The Hunchback of Notre Dame (1923) Review

The Hunchback of Notre Dame (1923) Director: Wallace Worsley


The Hunchback of Notre Dame presents a mix of gothic horror as well as pity for the underclass of medieval Paris, particularly in the figure of the deformed character Quasimodo. The medieval set constructions for this film are extraordinary, it took Universal nearly a year to build the massive sets, most notably the Cathedral at Notre Dame which was actually constructed to scale. It was a far more lavish affair than was typical for Universal at the time (apparently producer Irving Thalberg took advantage of Carl Laemmle’s vacation to secretly make the picture). The film was Universal’s “Super-Jewel” that effectively made Lon Chaney a star, before he and Thalberg moved onward to complete their famous series of monster-horror films. Lon Chaney “The Man of a Thousand Faces” delivers a terrific performance, much like his performance in 1925’s The Phantom of the Opera. I thought this was an all-around terrific film.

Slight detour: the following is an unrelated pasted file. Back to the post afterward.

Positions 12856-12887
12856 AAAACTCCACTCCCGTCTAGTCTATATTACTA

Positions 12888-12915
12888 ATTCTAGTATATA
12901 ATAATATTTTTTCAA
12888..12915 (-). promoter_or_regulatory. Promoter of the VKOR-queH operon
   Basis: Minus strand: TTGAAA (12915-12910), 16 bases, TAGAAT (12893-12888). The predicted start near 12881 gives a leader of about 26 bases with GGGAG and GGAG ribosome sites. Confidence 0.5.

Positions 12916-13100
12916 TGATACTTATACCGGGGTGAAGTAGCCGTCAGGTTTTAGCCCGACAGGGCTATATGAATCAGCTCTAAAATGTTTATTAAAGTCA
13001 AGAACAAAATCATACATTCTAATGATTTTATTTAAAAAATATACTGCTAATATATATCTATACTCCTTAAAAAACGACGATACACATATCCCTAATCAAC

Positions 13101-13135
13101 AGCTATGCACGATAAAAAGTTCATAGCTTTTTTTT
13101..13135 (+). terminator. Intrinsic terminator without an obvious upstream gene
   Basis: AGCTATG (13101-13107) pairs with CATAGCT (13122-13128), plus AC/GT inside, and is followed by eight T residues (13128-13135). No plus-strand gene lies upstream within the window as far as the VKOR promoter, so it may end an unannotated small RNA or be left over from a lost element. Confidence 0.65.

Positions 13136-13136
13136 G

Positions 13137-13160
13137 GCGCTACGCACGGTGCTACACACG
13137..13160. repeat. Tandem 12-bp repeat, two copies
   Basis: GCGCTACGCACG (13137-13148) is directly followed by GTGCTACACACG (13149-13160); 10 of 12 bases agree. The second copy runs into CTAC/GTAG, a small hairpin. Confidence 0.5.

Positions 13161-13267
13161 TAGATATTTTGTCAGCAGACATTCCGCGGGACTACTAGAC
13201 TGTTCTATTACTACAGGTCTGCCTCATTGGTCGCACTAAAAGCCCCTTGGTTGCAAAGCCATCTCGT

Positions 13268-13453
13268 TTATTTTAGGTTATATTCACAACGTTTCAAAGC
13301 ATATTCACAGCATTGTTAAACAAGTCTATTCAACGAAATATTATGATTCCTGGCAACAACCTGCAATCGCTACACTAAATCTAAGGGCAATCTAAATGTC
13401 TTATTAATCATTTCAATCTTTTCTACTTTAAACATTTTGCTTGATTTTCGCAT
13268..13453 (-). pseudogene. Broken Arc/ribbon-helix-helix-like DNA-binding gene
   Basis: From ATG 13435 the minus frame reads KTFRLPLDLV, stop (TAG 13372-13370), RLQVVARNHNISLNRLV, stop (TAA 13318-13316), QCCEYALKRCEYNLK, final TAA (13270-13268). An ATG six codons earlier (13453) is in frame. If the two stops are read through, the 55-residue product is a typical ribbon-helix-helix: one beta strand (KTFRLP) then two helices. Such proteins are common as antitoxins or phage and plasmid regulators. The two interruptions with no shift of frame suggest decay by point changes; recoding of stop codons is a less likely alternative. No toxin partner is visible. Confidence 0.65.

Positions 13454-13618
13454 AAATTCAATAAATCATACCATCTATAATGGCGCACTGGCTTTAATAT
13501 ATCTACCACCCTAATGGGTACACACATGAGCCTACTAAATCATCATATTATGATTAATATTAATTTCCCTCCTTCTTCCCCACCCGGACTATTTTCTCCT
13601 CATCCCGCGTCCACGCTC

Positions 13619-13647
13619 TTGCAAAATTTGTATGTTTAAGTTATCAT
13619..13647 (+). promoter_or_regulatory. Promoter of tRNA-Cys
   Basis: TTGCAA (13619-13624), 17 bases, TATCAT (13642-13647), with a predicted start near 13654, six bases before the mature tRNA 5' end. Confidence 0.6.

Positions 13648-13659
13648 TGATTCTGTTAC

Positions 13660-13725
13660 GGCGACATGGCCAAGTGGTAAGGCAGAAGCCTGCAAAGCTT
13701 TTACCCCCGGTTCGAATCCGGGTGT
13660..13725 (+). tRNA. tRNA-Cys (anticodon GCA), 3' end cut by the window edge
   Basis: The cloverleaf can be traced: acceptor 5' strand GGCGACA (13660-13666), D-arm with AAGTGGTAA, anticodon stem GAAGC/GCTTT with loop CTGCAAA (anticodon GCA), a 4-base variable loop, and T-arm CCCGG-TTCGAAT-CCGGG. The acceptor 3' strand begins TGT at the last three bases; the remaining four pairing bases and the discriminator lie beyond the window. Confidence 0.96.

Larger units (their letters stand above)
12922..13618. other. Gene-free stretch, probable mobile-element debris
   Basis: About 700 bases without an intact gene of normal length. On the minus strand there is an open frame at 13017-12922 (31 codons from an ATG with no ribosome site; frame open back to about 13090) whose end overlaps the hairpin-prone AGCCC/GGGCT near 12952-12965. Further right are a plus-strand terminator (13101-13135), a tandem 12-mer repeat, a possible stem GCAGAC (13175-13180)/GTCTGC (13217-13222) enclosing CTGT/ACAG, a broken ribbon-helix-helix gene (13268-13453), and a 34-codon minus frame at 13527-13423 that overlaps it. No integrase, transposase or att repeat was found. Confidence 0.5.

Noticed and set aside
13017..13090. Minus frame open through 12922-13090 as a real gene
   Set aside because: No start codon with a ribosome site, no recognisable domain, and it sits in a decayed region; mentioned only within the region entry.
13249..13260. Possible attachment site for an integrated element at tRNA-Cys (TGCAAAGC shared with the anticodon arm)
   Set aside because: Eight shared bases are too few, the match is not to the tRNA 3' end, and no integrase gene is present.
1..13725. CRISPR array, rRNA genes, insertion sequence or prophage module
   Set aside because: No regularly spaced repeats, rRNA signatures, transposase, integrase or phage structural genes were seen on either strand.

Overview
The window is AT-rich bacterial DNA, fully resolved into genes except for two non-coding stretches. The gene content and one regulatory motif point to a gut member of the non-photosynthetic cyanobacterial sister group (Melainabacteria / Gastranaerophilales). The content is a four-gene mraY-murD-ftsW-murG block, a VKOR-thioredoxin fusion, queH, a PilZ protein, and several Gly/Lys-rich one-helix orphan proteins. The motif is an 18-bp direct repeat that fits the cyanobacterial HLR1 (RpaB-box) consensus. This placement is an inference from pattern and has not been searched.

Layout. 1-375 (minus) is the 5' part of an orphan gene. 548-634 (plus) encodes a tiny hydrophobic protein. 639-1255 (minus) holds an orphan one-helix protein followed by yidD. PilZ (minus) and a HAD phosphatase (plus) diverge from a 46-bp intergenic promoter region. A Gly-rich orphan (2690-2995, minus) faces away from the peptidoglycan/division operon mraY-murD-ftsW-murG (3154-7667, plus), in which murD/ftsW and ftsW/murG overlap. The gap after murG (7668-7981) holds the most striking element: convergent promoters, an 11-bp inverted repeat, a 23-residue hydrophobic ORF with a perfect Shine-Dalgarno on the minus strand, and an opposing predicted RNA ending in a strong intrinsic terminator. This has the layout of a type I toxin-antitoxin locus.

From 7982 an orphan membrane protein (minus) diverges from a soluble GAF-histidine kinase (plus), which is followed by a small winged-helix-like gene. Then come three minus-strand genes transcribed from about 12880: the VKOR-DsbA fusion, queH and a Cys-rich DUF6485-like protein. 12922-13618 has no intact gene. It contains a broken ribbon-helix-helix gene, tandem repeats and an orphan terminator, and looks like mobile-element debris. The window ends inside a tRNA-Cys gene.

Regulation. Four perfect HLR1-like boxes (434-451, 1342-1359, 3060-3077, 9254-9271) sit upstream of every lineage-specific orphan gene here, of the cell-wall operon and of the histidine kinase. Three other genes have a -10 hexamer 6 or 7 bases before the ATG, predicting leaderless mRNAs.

In the film, Lon Chaney plays Quasimodo, the odd ringer of the bells at Notre Dame Cathedral. The film mostly stays true to the novel’s description of Quasimodo as hideously hunched with one eye swollen shut. Apparently it took Chaney upwards of 5 hours to son his costume each day. In this way, the film mirrored Victor Hugo’s “cult of grandiosity” in the novel. It takes place, like the novel, in Paris in 1482 during the reign of the unjust King Louis XI. Quasimodo’s master is Jehan, the evil brother of the saintly priest of Notre Dame. He tells Quasimodo to kidnap a fair dancing gypsy girl, but she is rescued by Captain Phoebus who pursues a romance with her by convincing the aristocracy she is a princess of Egypt. However, Esmerelda eventually disowns the aristocracy and returns to her life in the underworld. Phoebus is stabbed in the back by Jehan but Esmerelda is wrongly blamed until Quasimodo rescues her from gallows. He hides her in the Cathedral at Notre Dame. Jehan and the mob storm the Cathedral and Jehan tries to take Esmerelda, but Quasimodo throws his former master from the top of the Cathedral to his death. In the fight Jehan fatally stabs Quasimodo. Esmerelda finds Quasimodo as he rings the bell, his own death knell. The film closes with scenes of the bells ringing.

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